South Korea bounces back

The same investors — unnerved by the shellings by the North — were looking to snap up bargains as the Seoul market recovers in 24 hours.

What a difference a day makes to market confidence.

On Tuesday, investors were unnerved by North Korea's attack on a South Korean island, sparking a panic sell-off. But just 24 hours later, the same investors were looking to snap up bargains as the Seoul market recovered.

"If you look back at the last five years when we've had scares, they were all seen as buying opportunities," said Todd Martin, an Asia equity strategist with Societe Generale in Hong Kong.

The South Korean currency also staged a recovery yesterday. The won clawed back some of its early losses and was down about 0.5 per cent after shedding 3 per cent against the dollar on Tuesday.

Major markets in South Korea and Japan were lower, reflecting lingering unease after the Tuesday attacks, which were the fiercest since the Korean War ended in an uneasy truce in 1953.

But attractive valuations for Korean shares, its highly competitive industries and the country's current account surplus still remained draws for foreign and domestic investors, who recalled past clashes with the North were short-lived.

"The rule among hedge funds and long-only funds is that you let the market sell off and watch for your entry point to get involved," Mr Martin said.

December KOSPI stock index futures were up 1.7 per cent yesterday after dropping 2.4 per cent on Tuesday, the biggest single-day decline since late May, while the main Seoul market closed 0.2 per cent lower.

Turnover in the main KOSPI stock market was 8 trillion won (Dh25.83 billion), higher than the daily average last month of 6.5tn won.

"Heightening geopolitical risks are pressuring the share market but overall, market reaction is fairly calm and we are actually seeing foreign investors and pension funds picking up shares, searching for bargains," said Kwak Joong-bo, a market analyst at Samsung Securities in Seoul.

Even before the shelling, Korean equity valuations were lower than other Asian markets partly because of the simmering tension between the North, with its nuclear ambitions, and the South.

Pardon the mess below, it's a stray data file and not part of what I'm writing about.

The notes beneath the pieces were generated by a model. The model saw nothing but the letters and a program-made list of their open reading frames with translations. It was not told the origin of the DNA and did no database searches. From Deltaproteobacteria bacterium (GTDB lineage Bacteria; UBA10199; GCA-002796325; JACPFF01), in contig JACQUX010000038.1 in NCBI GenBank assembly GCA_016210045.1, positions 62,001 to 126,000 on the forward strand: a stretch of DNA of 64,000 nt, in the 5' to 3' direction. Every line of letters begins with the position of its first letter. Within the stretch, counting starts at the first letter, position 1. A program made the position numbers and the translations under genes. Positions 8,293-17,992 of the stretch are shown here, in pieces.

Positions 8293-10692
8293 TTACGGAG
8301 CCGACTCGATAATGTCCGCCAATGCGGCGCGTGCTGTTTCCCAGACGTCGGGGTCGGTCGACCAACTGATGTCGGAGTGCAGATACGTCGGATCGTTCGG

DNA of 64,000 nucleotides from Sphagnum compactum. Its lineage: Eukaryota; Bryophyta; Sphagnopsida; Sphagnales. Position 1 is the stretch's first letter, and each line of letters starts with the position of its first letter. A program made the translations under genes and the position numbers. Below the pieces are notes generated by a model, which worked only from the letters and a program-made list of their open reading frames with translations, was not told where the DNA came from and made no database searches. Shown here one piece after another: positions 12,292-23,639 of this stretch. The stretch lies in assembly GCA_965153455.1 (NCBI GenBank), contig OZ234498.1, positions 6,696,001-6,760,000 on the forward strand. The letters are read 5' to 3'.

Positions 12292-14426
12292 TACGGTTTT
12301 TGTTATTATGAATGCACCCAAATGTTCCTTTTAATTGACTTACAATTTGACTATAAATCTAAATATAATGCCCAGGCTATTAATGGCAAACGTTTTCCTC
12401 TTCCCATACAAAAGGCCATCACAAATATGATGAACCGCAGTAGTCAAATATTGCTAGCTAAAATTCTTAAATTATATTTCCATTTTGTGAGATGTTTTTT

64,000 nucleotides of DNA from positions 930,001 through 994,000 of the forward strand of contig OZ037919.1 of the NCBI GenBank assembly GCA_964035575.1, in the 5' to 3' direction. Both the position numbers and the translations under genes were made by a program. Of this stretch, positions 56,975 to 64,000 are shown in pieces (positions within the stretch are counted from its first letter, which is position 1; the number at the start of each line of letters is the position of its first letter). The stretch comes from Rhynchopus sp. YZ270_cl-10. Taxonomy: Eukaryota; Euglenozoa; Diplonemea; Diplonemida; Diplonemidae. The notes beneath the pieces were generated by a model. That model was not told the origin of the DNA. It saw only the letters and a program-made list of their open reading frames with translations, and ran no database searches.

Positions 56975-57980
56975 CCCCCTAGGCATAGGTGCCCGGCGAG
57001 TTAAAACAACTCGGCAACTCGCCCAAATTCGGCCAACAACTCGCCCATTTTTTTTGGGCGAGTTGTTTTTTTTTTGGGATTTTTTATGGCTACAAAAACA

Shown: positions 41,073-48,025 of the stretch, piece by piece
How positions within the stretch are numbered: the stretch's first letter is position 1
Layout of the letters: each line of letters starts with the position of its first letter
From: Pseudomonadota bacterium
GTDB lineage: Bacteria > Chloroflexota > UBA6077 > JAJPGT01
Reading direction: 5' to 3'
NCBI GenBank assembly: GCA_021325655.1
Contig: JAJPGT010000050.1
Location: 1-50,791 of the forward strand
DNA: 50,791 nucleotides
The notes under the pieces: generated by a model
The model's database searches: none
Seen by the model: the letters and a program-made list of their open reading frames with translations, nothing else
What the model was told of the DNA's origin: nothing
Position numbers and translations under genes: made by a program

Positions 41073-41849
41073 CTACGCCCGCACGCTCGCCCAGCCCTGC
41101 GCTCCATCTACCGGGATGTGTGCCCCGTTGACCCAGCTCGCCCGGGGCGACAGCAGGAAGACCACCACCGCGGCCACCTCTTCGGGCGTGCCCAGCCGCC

Before Tuesday's trouble, foreign investors had been slowing their buying of Korean stocks, shifting to other markets. Foreign inflows to Korea's equity market are up 27 per cent from last year but smaller than the inflows to Japan, Indonesia, India and Thailand, TrimTabs Investment Research reported.

"We think the provocations by the North are one-offs whose financial market impact will be transitory, not stepping stones to a financial Armageddon," said Prakash Sakpal, an economist with ING in Singapore.

The Nikkei fell more than 2 per cent from Monday's close early in the session but trimmed its losses to end the day down 0.8 per cent at 10,030.11. The broader Topix index shed 1 per cent to 866.57.

"I believe Tokyo participants have reacted pretty calmly to the Korean turmoil, which resulted in limited falls in Japanese shares today," Shoji Yoshigoe, a senior strategist at Mitsubishi UFJ Morgan Stanley Securities, said yesterday.

"The fact that falls in South Korean shares were limited was also positive for Japanese stocks."

In a twist to the Korean attack, the Tokyo markets were closed for a national holiday on Tuesday when other major indexes fell as investors looked for safe havens in the US dollar, gold and government bonds after the exchange of fire.

Yesterday, Asian shares were mixed, with Hong Kong and Shanghai shares edging higher.

"Investors wanted to book profits after the recent rally," said Fumiyuki Takahashi, an equity strategist for Barclays Capital Japan.

"But this drop in the Nikkei, provided there is no further friction on the Korean peninsula, will only be temporary because the dollar-yen rate is steady above ¥83 and earnings of Japanese companies were better than the market expected."

Many Tokyo traders said they believed the Nikkei still had plenty of room to rise.

"The basic bullish trend towards Japanese shares has not changed. The Nikkei still can go up by around 500 to 1,000 points from the current level by the end of the year," said Shoji Hirakawa, the chief equities strategist at UBS Securities Japan.

In Hong Kong, the Hang Seng Index edged higher by 0.9 per cent to 23,102.50 after tumbling 2.7 per cent on Tuesday, the biggest drop since May 25.

"After yesterday's panic selling, some people are covering some of their short positions," said Steven Leung, the director of institutional sales at UOB-Kay Hian. "China tightening concerns have more or less been priced in."

* with Reuters and Bloomberg